Normal0falsefalsefalseMicrosoftInternetExplorer4 Normal0falsefalsefalseEN-USX-NONEX-NONEMicrosoftInternetExplorer4The transnational movement of people and ideas has led scholars throughout the humanities to reconsider many core concepts. Among them is the notion of public memory and how it changes when collective memories are no longer grounded within the confines of the traditional nation-state. An introduction by coeditors Kendall Phillips and Mitchell Reyes provides a context for examining the challenges of remembrance in a globalized world. In their essay they posit the idea of the "global memoryscape," a sphere in which memories circulate among increasingly complex and diffused networks of remembrance.The essays contained within the volume--by scholars from a wide range of disciplines including American studies, art history, political science, psychology, and sociology--each engage a particular instance of the practices of memory as they are complicated by globalization.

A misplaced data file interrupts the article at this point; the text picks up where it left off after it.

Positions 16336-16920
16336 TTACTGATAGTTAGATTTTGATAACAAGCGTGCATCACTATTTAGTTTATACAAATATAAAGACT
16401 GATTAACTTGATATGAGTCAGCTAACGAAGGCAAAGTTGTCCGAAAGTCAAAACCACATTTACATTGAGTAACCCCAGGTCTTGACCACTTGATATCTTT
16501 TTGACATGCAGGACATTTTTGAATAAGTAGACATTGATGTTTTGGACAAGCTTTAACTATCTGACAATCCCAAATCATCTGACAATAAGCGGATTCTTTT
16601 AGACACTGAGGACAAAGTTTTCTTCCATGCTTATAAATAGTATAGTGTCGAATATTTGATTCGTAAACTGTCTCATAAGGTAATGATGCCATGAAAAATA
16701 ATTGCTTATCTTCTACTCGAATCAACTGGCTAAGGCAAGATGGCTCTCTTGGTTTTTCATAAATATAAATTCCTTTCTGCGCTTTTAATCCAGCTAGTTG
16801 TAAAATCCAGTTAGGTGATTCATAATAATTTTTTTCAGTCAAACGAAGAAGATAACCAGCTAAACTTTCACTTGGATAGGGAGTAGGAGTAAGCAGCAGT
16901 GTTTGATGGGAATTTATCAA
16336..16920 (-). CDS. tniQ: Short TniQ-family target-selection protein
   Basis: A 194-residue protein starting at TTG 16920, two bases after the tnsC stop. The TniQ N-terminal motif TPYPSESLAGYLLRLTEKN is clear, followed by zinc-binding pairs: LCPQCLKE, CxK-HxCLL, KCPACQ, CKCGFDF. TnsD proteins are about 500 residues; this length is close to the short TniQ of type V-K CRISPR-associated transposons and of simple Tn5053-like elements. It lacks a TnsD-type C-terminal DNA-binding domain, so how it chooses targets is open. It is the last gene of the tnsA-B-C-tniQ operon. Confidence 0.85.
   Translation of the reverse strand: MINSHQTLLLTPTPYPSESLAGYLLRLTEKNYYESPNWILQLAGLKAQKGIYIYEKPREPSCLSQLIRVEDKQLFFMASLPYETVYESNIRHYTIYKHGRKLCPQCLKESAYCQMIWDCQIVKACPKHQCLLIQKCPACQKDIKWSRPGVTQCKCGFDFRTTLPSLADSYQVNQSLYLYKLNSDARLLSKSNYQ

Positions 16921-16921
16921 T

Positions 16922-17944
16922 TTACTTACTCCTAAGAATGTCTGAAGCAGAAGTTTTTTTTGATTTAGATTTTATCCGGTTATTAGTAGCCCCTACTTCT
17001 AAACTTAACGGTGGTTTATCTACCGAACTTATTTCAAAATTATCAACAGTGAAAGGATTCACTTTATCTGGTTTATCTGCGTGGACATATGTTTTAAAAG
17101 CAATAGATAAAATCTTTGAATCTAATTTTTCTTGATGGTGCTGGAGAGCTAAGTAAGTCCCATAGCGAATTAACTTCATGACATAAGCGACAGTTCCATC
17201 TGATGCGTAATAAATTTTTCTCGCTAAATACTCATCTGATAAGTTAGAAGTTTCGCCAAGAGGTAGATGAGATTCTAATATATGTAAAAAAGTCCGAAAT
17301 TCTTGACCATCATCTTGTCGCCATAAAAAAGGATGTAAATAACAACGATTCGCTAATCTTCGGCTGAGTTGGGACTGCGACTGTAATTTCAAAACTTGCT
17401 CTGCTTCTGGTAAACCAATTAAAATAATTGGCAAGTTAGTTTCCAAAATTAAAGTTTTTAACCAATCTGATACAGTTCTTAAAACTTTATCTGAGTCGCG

Subjects include the place of nostalgia in post-Yugoslavia Serbian national memory, Russian identity after the collapse of the Soviet Union, political remembrance in South Africa's Truth and Reconciliation Commissions, the role of Chilean mass media in forging national identity following the arrest of Augusto Pinochet, American debates over memorializing Japanese internment camps, and how the debate over the Iraq war is framed by memories of opposition to the Vietnam War.
Kendall R. Phillips is Associate Dean of Research and Graduate Studies for the College of Visual and Performing Arts at Syracuse University. He is the author of Framing Public Memory, Projected Fears: Horror Films and American Cultureand Testing Controversy: A Rhetoric of Educational Reform. G. Mitchell Reyes is the author of articles and reviews that have appeared in Rhetoric Review, Quarterly Journal of Speech, Rhetoric and Public Affairs, Women's Studies in Communication, and Southern Communication Journal.